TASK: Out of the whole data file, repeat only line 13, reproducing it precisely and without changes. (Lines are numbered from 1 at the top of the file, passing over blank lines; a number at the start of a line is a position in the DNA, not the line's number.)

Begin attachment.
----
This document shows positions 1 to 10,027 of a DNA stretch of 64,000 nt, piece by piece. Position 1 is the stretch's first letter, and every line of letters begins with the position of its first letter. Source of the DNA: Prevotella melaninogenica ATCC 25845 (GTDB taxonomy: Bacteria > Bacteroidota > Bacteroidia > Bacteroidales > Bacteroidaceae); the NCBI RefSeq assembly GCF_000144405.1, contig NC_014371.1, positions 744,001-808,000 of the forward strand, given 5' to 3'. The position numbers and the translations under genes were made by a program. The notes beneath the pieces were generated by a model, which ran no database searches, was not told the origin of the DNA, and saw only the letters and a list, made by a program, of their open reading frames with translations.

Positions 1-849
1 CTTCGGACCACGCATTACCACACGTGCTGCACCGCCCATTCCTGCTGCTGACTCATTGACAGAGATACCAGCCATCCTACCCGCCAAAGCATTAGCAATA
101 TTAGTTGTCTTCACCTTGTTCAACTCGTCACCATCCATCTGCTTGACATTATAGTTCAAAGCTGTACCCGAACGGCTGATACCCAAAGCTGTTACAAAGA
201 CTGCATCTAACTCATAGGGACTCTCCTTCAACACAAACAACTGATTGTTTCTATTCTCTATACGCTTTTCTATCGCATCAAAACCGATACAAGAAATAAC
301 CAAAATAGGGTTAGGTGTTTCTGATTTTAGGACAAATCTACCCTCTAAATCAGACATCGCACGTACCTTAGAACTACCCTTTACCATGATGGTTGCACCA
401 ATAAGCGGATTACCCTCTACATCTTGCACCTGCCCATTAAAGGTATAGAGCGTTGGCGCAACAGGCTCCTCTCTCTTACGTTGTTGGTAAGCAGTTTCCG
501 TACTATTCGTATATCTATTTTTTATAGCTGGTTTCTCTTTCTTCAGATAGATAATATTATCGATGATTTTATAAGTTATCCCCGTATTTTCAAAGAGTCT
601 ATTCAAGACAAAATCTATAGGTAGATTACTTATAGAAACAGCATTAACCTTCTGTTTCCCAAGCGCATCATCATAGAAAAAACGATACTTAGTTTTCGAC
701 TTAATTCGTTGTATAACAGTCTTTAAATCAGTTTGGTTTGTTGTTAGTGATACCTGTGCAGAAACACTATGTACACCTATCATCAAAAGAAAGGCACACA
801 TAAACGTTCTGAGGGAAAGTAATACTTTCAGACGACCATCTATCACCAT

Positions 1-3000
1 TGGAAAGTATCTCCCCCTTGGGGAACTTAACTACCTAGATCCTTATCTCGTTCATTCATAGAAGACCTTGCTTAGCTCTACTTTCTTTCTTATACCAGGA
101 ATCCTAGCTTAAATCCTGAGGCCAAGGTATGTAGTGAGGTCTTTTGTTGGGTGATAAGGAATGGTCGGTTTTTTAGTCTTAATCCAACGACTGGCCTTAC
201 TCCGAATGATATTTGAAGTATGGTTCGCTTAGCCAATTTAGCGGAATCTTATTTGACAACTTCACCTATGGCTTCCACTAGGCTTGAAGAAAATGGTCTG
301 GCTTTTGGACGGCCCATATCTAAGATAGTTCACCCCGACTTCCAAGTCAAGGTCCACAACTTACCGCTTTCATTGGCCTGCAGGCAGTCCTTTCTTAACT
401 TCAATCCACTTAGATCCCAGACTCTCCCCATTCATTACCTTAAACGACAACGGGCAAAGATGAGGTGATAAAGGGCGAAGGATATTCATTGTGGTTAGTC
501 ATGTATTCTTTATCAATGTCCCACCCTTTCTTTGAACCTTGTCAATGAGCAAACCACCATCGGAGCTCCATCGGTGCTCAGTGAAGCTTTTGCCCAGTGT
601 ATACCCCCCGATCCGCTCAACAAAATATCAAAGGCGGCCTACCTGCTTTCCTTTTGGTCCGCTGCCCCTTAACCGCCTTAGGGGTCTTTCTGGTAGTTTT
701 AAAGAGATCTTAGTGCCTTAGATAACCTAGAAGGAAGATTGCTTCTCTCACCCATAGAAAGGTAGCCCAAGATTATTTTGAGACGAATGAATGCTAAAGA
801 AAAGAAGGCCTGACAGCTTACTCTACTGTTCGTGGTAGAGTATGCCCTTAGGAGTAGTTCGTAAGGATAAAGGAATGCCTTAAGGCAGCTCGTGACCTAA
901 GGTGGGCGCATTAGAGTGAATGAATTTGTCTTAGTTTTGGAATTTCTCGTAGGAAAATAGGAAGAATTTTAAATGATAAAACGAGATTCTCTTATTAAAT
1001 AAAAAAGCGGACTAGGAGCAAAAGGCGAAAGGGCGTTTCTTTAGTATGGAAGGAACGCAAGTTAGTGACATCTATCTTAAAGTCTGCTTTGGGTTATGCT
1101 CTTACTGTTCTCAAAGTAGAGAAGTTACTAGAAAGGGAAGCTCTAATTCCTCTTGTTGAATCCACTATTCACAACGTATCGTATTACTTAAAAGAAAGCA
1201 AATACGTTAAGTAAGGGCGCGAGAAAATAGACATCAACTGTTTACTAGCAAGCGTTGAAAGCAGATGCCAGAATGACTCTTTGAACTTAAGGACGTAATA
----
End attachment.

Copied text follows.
1 TGGAAAGTATCTCCCCCTTGGGGAACTTAACTACCTAGATCCTTATCTCGTTCATTCATAGAAGACCTTGCTTAGCTCTACTTTCTTTCTTATACCAGGA